A request for money for a charity. A request to take on a prayer burden. A request to fast to help break spiritual strongholds. A request to be involved in a new ministry at church.
I said no to everything.
My initial response to all of this was worry about human opinion and the desire to please others. But then I realized that God was not requiring me to give His funds to a secular charity in which my heart was not invested. Nor was He asking me to take prayer ownership of a situation in which I knew none of the parties involved. The thought of additional fasting unsettled my heart and spirit. And the new ministry wasnít even on my spiritual radar screen.
The aftermath of saying no is of course guilt. The accuser of the brethren whispers in my ear that I am heartless and uncaring. Doesnít Scripture say to give to everyone who asks and to bear one anotherís burdens? (Yes it does, but context raises other issues and thatís an article for another day.)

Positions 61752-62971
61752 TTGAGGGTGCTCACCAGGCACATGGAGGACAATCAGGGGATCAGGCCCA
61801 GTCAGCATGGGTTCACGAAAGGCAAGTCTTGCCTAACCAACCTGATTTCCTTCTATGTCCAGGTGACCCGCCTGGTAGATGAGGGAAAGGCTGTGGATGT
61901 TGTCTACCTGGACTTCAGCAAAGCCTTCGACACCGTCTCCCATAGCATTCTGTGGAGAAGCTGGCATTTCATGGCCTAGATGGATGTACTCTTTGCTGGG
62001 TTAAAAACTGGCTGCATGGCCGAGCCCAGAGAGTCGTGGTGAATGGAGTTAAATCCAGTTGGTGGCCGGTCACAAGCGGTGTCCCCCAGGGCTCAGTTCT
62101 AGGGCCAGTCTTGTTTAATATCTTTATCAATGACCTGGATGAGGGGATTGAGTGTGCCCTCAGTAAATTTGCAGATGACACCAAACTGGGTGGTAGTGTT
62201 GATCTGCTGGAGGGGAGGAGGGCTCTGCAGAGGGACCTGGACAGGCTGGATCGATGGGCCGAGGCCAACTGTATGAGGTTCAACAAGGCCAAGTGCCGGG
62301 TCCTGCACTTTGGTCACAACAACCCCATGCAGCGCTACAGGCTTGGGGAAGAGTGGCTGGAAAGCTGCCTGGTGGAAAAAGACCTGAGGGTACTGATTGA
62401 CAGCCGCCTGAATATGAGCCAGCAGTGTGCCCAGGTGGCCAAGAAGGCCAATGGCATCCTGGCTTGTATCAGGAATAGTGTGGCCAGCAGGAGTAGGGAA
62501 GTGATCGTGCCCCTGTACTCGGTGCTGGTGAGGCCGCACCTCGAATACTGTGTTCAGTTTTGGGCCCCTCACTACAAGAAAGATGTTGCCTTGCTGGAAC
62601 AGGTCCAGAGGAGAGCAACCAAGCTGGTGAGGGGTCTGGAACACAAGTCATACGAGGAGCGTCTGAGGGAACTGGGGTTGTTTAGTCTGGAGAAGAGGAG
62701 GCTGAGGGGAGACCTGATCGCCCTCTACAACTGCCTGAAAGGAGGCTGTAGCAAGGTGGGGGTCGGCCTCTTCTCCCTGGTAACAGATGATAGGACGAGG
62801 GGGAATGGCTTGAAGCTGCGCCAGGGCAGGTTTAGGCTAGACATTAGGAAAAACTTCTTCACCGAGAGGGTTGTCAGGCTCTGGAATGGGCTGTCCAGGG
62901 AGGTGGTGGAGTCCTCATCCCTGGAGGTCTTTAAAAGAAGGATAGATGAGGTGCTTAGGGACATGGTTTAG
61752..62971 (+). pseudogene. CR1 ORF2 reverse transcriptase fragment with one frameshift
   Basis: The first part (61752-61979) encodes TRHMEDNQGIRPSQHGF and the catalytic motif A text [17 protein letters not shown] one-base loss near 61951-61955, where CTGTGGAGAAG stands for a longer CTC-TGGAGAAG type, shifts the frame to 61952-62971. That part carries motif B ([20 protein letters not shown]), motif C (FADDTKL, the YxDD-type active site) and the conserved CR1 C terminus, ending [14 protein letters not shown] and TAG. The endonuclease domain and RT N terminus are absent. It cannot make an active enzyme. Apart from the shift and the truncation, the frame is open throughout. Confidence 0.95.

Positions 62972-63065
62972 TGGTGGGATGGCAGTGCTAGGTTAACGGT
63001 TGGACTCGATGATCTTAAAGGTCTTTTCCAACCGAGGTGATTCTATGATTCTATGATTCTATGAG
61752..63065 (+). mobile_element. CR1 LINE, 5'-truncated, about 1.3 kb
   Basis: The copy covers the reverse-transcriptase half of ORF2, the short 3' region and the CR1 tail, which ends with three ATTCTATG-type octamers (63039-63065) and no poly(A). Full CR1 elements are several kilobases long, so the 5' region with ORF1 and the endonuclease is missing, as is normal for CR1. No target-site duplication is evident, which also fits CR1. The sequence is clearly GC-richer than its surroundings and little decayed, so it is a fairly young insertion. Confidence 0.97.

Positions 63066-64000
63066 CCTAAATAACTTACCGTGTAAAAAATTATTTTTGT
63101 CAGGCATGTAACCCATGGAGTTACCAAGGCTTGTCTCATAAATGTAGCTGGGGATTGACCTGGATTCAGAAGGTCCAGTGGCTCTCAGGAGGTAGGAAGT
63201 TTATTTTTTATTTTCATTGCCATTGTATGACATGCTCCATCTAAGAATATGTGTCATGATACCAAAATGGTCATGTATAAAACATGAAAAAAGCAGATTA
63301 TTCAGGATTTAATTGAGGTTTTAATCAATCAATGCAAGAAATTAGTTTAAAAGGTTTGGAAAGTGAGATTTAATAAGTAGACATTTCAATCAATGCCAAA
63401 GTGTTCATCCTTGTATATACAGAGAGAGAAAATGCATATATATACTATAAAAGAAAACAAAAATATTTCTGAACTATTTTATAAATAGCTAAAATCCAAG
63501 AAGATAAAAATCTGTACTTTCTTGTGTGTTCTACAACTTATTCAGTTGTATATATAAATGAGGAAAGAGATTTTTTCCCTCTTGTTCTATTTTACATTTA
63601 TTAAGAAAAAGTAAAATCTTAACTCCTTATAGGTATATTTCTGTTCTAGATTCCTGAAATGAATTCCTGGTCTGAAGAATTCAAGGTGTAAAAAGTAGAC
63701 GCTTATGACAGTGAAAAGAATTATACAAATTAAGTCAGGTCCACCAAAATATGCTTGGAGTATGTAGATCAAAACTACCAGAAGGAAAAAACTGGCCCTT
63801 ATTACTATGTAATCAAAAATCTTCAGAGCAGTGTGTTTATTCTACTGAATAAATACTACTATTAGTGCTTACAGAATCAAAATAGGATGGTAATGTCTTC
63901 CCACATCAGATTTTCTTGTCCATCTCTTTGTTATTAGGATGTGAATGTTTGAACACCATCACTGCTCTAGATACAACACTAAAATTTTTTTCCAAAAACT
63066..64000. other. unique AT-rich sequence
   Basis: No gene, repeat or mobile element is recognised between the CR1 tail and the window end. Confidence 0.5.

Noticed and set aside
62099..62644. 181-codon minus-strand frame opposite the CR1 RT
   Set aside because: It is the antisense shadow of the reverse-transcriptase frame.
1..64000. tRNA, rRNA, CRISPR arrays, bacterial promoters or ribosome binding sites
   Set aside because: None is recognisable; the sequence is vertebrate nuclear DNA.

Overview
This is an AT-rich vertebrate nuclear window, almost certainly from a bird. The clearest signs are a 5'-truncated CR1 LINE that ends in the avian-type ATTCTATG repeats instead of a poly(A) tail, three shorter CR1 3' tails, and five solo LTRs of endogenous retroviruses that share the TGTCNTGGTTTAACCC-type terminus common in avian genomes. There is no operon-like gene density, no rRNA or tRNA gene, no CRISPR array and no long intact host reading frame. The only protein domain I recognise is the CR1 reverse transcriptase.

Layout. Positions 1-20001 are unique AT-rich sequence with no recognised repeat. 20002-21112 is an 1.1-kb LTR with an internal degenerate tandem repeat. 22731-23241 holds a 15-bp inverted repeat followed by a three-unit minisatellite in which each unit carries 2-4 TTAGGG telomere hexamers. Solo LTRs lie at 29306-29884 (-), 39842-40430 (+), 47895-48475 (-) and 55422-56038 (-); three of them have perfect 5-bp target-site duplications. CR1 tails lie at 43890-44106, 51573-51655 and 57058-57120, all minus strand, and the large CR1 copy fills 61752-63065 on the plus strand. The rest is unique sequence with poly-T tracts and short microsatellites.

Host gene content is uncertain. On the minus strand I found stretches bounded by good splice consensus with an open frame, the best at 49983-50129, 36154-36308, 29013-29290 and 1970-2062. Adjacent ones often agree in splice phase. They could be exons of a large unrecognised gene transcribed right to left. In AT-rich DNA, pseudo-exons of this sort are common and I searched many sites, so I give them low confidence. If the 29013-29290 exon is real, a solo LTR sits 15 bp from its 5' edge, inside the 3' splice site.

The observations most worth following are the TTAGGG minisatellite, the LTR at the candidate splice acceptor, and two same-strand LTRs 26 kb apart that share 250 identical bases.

So how can I say no to these very real needs? Donít these situations need me? Well, no. Not if the Lord isnít asking me to add more to my spiritual plate.
So I ask God for discernment as to when to say yes and when to say no. I recognize the Chief Shepherdís voice when a spontaneous joyful response to say yes arises up within me; call it that eager cheerful giver component that God loves. Yes! And Iím swift to donate to the auction to benefit a hurting family. Yes! And tears and prayers of intercession flow easily for a woman I know whose husband is dying of cancer. Yes! And I look for ways to minister to a struggling immigrant family.
Christ alone gives the freedom to say a simple two letter word. Thank you, Jesus, for giving me the liberty to say yes, and to say no.
ďFor do I now persuade men, or God? Or do I seek to please men? For if I still pleased men, I would not be a bondservant of Christ.Ē (Galatians 1:10)